2. “Would you have made the same decision if the people involved were from a different group?” (If the answer is no -- the decision would have been different -- it is possible the decision was influenced by a bias.)
3. “If the person involved knew why you made that decision, would she respect your reasoning or would she feel discriminated against?” (If she would feel discriminated against, a bias is very likely involved.)
4. “Would you like your children or other loved ones to know why you did that?” (If not, the action might be influenced by a bias of which the person is ashamed.)
5. “I keep noticing that you don’t coach members of different groups equally. Do you have any thoughts about what that might mean about your attitudes?” (If the answer is that some groups need gentler treatment or, alternatively, won’t measure up even if coached, a bias is clearly at play.)
6. “How would you feel if you learned that a colleague had done the same thing? Would you suspect him of bias? (If the answer is yes, your Bias Spotter partner should become suspicious of his own attitude as well.)
7. “The last three people you promoted were from the same demographic group. I wonder if you might be favoring that group over another. What do you think?” (If your Bias-Spotter partner does not have an objective reason for the promotions, a bias – positive or negative -- might have influenced his decision.)
But, what of the recipient of these comments? She too has a role to play in making the partnership work. How she responds, what she does with the information, and how open she is to learning are central to the success of this process. The recipients responsibilities include:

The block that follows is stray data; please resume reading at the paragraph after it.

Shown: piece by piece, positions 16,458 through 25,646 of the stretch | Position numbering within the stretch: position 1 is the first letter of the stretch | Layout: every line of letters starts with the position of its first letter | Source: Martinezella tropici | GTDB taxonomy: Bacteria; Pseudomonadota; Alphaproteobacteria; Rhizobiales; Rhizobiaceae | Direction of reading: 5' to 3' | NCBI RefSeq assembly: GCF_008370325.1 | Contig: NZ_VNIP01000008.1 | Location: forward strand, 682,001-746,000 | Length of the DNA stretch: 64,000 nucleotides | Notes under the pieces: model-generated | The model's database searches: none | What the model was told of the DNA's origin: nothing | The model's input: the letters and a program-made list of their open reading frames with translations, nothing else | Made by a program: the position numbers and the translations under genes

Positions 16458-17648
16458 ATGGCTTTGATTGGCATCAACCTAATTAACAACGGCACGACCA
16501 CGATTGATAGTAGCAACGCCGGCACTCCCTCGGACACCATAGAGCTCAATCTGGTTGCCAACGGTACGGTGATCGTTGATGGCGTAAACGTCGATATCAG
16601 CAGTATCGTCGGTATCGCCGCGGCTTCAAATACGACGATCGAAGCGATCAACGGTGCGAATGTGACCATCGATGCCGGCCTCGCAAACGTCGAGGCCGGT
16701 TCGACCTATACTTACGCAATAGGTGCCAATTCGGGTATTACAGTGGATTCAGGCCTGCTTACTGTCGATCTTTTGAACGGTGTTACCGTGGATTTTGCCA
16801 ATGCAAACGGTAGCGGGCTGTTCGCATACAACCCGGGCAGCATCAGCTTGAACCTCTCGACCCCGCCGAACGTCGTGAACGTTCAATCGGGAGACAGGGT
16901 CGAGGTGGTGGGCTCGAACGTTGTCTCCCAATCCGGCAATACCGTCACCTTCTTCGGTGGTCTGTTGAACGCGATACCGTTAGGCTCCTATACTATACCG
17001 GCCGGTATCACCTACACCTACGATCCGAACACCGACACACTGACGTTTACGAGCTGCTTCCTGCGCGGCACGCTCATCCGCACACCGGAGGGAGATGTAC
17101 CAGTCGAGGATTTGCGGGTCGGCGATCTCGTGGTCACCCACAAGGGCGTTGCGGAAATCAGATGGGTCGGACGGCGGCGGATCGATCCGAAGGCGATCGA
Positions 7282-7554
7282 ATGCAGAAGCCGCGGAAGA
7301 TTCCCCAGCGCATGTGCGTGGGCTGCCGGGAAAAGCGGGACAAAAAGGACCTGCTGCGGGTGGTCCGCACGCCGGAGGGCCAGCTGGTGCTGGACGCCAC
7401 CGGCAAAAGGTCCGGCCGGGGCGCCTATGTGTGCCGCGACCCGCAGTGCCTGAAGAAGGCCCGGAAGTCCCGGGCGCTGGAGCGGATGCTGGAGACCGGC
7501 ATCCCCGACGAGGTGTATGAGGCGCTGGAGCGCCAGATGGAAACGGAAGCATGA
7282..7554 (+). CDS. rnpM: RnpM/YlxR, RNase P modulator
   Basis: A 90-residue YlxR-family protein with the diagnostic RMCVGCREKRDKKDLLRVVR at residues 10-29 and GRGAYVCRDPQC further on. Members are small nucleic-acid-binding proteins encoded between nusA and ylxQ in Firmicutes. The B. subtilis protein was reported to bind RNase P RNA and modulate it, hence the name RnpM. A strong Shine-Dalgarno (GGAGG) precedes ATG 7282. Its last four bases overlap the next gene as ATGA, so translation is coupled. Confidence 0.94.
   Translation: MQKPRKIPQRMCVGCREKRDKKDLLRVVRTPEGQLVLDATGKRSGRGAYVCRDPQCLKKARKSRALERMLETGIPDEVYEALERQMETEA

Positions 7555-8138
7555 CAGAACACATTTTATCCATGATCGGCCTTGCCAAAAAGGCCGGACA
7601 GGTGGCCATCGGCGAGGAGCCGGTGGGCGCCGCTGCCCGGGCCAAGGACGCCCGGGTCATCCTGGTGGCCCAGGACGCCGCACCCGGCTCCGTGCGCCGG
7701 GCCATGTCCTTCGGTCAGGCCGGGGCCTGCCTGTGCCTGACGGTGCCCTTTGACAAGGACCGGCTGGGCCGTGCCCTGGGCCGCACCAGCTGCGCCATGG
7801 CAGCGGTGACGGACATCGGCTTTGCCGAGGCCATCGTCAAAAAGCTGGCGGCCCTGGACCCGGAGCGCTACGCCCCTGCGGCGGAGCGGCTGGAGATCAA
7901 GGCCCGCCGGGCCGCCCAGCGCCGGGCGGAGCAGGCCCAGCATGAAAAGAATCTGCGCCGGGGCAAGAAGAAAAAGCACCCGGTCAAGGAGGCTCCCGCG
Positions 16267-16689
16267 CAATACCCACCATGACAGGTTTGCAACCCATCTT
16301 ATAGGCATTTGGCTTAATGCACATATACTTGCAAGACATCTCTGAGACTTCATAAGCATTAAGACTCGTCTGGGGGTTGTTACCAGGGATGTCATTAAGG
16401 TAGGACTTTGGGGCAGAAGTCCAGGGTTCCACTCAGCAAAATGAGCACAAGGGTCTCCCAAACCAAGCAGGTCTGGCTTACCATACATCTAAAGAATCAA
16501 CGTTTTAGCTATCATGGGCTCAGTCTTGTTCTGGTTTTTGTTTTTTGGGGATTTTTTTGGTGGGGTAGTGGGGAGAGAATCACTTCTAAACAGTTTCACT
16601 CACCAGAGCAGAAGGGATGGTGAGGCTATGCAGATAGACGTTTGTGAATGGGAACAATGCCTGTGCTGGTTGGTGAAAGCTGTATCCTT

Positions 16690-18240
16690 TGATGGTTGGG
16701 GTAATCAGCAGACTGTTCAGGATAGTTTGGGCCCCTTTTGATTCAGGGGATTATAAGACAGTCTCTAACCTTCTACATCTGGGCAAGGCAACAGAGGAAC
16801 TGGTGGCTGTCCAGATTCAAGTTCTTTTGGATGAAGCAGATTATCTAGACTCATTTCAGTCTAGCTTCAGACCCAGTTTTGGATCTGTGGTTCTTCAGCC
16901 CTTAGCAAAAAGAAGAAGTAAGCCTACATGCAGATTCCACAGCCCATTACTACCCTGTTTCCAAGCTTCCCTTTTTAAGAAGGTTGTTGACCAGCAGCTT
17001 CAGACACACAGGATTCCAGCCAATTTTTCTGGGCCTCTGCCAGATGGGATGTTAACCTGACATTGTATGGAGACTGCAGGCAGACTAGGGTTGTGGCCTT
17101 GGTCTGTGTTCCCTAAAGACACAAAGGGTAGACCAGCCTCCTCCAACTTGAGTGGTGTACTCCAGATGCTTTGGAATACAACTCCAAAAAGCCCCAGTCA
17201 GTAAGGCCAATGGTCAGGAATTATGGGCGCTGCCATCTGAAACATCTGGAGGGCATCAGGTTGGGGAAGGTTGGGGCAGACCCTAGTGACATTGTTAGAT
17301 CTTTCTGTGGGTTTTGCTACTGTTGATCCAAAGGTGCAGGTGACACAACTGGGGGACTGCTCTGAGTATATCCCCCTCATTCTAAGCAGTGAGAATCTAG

1. Genuinely listening to what the partner has to say. This does not mean the recipient must automatically agree – after all, the partner’s observations might be wrong – but she must give the partner the opportunity to fully express his view.
2. Genuinely consider the possibility that the partner’s observations are correct. In order to do this, it is helpful to sit with the feedback for a few days before responding. That break gives our natural defensiveness time to settle down and allows for a clearer perspective and more productive response.
3. If, upon careful consideration, the recipient agrees that the behavior does reflect a bias, to explore what next steps she might take to weaken that “inflexible belief.”
The lucky thing about biases is that even the ones that are initially unconscious aren’t very good at staying hidden. All biases eventually reveal clues to their existence in the form of thoughts, words, or behaviors. We may only be favored with a fleeting glimpse out of the corner of our eye, but, if we are vigilant, that glimpse just might be enough to get the healing process started.
Sondra Thiederman is a speaker and author on bias-reduction, diversity, and cross-cultural issues. Her latest book is Making Diversity Work: Seven Steps for Defeating Bias in the Workplace that provides practical tools for defeating bias and bias-related conflicts in the workplace. Most recently, she has completed work on the training video Is It Bias? Making Diversity Work available through Learning Communications (www.learncom.com <http://www.learncom.com/> ).
She can be contacted for Webinars and in-person presentations at: www.Thiederman.com <http://www.thiederman.com/> , STPhD@Thiederman.com.
Copyright 2010 Cross-Cultural Communications